Oxygen Insider Exclusive!

Create a free profile to get unlimited access to exclusive videos, breaking news, sweepstakes, and more!

Sign Up for Free to View
Crime News Breaking News

Connecticut Man Bloodied, Bandaged In Mugshot After Allegedly Busting Into Ex-Wife’s Home And Gunning Her Down

James C. Taylor “forced entry into the home with a firearm and shot the victim,” before scuffling with her adult son, according to Fairfield Police.

By Ethan Harfenist

A Connecticut man is accused of busting into his ex-wife’s Fairfield home and gunning her down Sunday, then appeared bloodied and bandaged in his mugshot.

Fairfield Police officers responded to an emergency call for a domestic disturbance, according to a press release.

“Officers arrived on the scene to find a serious domestic assault had occurred inside the home and the suspect was quickly taken into custody,” the department wrote. “During the initial investigation officers located a female victim deceased on the scene.”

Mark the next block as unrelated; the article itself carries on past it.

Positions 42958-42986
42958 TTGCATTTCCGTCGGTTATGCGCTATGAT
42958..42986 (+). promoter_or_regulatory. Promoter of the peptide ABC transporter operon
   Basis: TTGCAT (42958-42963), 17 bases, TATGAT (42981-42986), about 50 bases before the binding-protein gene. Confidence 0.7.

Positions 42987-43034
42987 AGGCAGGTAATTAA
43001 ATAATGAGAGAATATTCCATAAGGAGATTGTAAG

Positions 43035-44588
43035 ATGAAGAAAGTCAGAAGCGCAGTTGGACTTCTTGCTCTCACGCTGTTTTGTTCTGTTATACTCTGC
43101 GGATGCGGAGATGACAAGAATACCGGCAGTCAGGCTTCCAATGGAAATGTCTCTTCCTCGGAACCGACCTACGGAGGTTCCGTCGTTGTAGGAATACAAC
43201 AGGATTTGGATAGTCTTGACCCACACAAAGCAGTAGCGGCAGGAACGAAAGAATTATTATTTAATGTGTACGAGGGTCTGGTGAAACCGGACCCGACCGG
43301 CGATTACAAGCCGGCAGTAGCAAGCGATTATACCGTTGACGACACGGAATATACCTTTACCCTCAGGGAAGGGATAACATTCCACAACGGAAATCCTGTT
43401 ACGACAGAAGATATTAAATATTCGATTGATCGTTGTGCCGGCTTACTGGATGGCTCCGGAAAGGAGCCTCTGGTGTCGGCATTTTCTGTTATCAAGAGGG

The suspect was eventually identified as 75-year-old James Taylor, of Catamount Road, who police said “forced entry into the home with a firearm and shot the victim.” The victim was 70-year-old Catherine Taylor, Capt. Robert Kalamaras told Oxygen.com in an email Monday afternoon.

Her adult son was inside the house at the time and got into his own struggle with the suspect, according to police. It's not clear if that's when James Taylor sustained the injuries obvious in his mugshot.

Taylor has been charged with murder, attempted murder, home invasion, first-degree burglary, third-degree assault and illegal discharge of a firearm. His bond was set at $2 million at his arraignment, according to the Connecticut Post newspaper.


Karen Jarmoc, the executive director of the Connecticut Coalition Against Domestic Violence, said that the murder was the first death related to domestic violence that was reported this year, the Post reports, adding that it was Fairfield’s third such incident since 2000.

“What we know is that serious domestic violence incidents are predictable and preventable,” Jarmoc told the paper. “The most dangerous time is when one of the partners is leaving a relationship.”

Jarmoc also told the Post that domestic violence deaths in Connecticut rose from eight in 2017 to 18 last year.

Meanwhile, an anonymous neighbor told the paper that they were stunned by the news.

“It’s very sad someone is dead,” they told the paper. “[Catherine Taylor] was a lovely person, very sweet, she was a gardener and did beautiful work.”

Taylor is expected back in court Feb. 19, according to the Post.

[Photo: Fairfield Police Department]